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The Tornedalians are descendants of Scandinavian and Fennoscandian Finnic Kvens as well as Finns who at some point in history settled to the area of today's Northern Sweden and the Meänmaa region near the present-day Swedish-Finnish border and west from there.


According to Jouko Vahtola, many of the ancestors of today's Tornedalians migrated from Southern Finland, mainly from Häme and Karelia. The settlement began around the northern end of the Gulf of Bothnia and along the river valleys of the River Kalix (Kainuunväylä in Finnish), Torne River, and Kemijoki River. The migration started at the latest in the beginning of the 14th century CE on areas loosely controlled by Kvens and Karelians.

Meänmaa flag—Flag of Tornedalians on both sides of the Torne river.

The taxation of the Sami people, fur trade and large hunting grounds were among the most important factors contributing to the migration of the Tornedealians up north. Tornedalians also helped the Swedish expansion to the areas that today are part of northern Sweden.

Despite the Finnish and Russian demands of including much of today's Swedish Meänmaa territory into the autonomous Russian Grand Duchy of Finland, the area remained part of the Kingdom of Sweden as a result of the peace treaty signed between Russia and Sweden in 1809. The Swedish-Finnish border was drawn at the River Tornio, and that border is official up to the present day.

Cultural imperialism, in combination with a fear of Russia, led to Swedish attempts to assimilate and Swedify the Finnish-speaking population between 1850 and 1950. Since the 1970s, efforts have been made to reverse some of the effects of the Swedification, notably in education. The minority status of the Tornedalians was officially recognized by the Swedish government in 1999 by the recognition of the local Finnish dialect Meänkieli as one of the acknowledged minority languages in Sweden. A written standard of Meänkieli has been established and taught, which has given rise to critical remarks from Finland, suggesting that standard Finnish would be of more use to the pupils.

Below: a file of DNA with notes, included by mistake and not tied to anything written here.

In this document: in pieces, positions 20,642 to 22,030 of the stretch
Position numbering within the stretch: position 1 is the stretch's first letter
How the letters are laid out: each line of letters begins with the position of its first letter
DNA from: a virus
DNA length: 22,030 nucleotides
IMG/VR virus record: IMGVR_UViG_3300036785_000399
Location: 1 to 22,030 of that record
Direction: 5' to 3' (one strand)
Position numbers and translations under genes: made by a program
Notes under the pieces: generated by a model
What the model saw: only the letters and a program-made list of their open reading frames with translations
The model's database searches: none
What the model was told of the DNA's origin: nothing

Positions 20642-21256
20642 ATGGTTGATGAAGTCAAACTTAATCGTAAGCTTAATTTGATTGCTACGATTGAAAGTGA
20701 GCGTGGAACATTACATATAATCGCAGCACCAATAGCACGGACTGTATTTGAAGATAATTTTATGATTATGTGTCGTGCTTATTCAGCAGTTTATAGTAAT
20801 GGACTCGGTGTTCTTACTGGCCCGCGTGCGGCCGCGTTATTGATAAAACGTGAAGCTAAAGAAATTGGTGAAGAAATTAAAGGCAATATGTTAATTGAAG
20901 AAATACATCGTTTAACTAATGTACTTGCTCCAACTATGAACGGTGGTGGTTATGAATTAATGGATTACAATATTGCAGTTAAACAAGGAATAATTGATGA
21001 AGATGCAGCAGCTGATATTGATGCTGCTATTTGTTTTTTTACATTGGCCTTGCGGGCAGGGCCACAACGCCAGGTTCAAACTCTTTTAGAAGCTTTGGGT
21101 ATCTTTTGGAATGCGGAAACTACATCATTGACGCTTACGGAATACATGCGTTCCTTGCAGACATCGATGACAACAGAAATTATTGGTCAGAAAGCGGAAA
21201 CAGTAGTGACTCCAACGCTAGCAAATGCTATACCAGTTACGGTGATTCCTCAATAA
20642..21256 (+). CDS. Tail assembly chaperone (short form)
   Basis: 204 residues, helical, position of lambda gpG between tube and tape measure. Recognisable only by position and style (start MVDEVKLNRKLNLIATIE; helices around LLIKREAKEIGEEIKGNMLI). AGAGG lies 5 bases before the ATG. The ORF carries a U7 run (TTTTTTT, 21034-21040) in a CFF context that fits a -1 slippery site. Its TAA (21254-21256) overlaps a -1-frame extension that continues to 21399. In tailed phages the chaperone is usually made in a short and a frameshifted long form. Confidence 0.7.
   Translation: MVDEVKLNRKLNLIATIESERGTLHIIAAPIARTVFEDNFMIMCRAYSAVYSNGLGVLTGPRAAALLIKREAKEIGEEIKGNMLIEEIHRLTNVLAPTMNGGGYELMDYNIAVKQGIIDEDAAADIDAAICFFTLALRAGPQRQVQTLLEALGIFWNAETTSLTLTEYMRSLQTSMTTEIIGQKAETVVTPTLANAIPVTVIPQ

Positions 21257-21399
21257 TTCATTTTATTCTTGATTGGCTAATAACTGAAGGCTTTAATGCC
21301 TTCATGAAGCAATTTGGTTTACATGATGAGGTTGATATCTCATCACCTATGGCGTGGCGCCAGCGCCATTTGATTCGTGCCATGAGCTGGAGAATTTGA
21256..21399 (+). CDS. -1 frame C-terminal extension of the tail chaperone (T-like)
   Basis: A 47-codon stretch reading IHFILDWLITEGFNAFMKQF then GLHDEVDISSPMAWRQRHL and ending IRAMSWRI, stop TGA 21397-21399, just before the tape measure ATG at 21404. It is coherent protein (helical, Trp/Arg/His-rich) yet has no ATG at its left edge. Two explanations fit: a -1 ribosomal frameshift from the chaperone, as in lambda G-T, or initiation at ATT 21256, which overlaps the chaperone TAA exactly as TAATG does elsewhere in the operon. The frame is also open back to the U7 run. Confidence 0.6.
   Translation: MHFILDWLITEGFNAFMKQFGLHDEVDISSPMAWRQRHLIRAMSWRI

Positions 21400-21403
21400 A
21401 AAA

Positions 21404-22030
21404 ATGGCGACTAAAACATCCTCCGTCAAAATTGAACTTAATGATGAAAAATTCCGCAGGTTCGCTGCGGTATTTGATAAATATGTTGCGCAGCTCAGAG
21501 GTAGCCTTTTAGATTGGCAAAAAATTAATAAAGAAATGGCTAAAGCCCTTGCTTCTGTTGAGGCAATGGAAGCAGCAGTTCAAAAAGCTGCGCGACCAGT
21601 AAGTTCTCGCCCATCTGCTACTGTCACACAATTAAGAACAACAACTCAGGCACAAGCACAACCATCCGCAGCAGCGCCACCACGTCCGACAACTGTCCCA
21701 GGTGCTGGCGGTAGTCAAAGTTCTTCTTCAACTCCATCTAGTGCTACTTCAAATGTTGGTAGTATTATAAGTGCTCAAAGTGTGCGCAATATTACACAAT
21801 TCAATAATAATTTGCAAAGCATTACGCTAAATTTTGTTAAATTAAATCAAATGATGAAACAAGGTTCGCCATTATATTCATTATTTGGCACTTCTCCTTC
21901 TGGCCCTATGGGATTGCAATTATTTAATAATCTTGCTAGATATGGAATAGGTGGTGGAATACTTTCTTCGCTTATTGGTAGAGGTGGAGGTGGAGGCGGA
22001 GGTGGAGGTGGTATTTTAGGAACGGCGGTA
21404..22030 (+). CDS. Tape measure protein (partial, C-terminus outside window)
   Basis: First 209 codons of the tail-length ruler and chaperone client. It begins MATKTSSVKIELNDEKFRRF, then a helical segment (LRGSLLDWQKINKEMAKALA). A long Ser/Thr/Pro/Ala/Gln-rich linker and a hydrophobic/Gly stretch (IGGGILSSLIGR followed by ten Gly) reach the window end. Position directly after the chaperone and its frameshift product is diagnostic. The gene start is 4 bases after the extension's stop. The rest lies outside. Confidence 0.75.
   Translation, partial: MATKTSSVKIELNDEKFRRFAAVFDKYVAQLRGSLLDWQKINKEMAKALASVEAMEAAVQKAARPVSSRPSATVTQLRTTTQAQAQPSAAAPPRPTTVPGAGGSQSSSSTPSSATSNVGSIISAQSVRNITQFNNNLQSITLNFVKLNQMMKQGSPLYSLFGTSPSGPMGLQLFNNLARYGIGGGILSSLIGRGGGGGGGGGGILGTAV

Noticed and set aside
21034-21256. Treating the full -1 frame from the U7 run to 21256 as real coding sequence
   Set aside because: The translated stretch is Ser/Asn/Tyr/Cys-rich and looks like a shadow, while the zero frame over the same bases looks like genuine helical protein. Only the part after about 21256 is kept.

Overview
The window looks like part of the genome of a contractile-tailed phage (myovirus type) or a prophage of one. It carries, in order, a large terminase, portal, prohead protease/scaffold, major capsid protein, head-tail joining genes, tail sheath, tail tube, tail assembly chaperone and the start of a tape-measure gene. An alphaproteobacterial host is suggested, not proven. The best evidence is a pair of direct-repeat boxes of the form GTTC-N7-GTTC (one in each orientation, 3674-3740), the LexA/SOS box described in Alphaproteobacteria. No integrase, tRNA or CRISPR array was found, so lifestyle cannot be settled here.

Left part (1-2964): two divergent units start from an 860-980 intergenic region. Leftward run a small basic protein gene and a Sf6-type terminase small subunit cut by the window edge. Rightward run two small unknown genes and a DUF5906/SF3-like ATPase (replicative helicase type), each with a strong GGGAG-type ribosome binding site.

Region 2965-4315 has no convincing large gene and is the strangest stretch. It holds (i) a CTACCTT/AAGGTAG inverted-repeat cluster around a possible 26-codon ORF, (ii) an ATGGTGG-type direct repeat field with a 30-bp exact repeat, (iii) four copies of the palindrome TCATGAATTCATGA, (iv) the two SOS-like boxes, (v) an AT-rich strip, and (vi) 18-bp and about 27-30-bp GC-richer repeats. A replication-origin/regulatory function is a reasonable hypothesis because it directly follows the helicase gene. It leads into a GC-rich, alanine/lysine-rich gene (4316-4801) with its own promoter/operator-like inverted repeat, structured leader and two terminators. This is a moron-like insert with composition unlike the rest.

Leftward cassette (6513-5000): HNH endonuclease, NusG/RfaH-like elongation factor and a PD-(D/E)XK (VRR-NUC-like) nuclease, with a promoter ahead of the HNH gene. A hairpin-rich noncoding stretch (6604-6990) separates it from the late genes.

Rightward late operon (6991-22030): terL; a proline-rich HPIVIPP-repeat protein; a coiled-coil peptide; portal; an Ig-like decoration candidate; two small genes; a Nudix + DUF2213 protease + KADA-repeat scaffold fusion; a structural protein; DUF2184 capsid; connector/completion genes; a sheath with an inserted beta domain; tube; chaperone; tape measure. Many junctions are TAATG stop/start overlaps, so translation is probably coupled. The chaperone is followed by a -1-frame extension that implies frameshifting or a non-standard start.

Sweden does not distinguish minority groups in population censuses, but the number of people who identify themselves as Tornedalians is usually estimated to be between 30,000 and 150,000. Estimates are complicated by the fact that the remote and sparsely-populated Tornedalen area has been particularly struck by the twentieth century urbanization and unemployment. In 2006, a large radio survey about Finnish/Meänkieli speakers was conducted in Sweden. The result was that 469,000 individuals in Sweden claim to understand/speak Finnish or/and Meänkieli. Those who can speak/understand Meänkieli is estimated to be 150,000-175,000.


Bengt Pohjanen is a Tornedalian author who has written the first novel in Meänkieli, the language of the Meänmaa. He has written dramas, screenplays, songs and opera. He is trilingual in his writing.

The novel Populärmusik från Vittula (Popular Music from Vittula) (2000) by Tornedalian author Mikael Niemi became very popular both in Sweden and in Finland. The novel is composed of colourful stories of everyday life in the Tornedalian town of Pajala. The novel has been adapted for several stage productions, and as a film in 2004.

See also[edit]

Articles of the – Finnish people – its subgroups and its diaspora
Traditional groups (or "heimot")

Tavastians | Karelians | Ostrobothnians | Savonians | Finns (proper) | Swedish-speakers


Finnish Americans | Finnish Canadians | Ingrian Finns | Sweden Finns (Tornedalians, Forest Finns) | Kvens